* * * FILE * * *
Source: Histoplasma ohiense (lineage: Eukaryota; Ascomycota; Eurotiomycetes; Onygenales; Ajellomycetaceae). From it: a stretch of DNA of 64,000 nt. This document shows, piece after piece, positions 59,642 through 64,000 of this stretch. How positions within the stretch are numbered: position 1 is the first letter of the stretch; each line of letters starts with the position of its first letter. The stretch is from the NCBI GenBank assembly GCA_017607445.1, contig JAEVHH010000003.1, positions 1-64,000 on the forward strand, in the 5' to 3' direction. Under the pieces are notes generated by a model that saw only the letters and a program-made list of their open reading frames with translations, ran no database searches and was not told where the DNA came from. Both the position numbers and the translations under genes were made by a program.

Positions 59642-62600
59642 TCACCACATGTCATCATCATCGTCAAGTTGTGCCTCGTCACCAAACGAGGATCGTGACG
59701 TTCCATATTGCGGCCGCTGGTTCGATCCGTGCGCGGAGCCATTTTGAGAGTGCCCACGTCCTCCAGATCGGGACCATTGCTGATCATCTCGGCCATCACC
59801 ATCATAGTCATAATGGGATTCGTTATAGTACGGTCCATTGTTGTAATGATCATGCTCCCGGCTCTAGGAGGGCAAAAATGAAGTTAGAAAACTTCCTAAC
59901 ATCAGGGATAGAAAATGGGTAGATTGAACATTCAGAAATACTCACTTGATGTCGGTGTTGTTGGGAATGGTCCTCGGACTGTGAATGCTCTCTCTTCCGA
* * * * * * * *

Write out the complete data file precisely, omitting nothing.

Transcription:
Source: Histoplasma ohiense (lineage: Eukaryota; Ascomycota; Eurotiomycetes; Onygenales; Ajellomycetaceae). From it: a stretch of DNA of 64,000 nt. This document shows, piece after piece, positions 59,642 through 64,000 of this stretch. How positions within the stretch are numbered: position 1 is the first letter of the stretch; each line of letters starts with the position of its first letter. The stretch is from the NCBI GenBank assembly GCA_017607445.1, contig JAEVHH010000003.1, positions 1-64,000 on the forward strand, in the 5' to 3' direction. Under the pieces are notes generated by a model that saw only the letters and a program-made list of their open reading frames with translations, ran no database searches and was not told where the DNA came from. Both the position numbers and the translations under genes were made by a program.

Positions 59642-62600
59642 TCACCACATGTCATCATCATCGTCAAGTTGTGCCTCGTCACCAAACGAGGATCGTGACG
59701 TTCCATATTGCGGCCGCTGGTTCGATCCGTGCGCGGAGCCATTTTGAGAGTGCCCACGTCCTCCAGATCGGGACCATTGCTGATCATCTCGGCCATCACC
59801 ATCATAGTCATAATGGGATTCGTTATAGTACGGTCCATTGTTGTAATGATCATGCTCCCGGCTCTAGGAGGGCAAAAATGAAGTTAGAAAACTTCCTAAC
59901 ATCAGGGATAGAAAATGGGTAGATTGAACATTCAGAAATACTCACTTGATGTCGGTGTTGTTGGGAATGGTCCTCGGACTGTGAATGCTCTCTCTTCCGA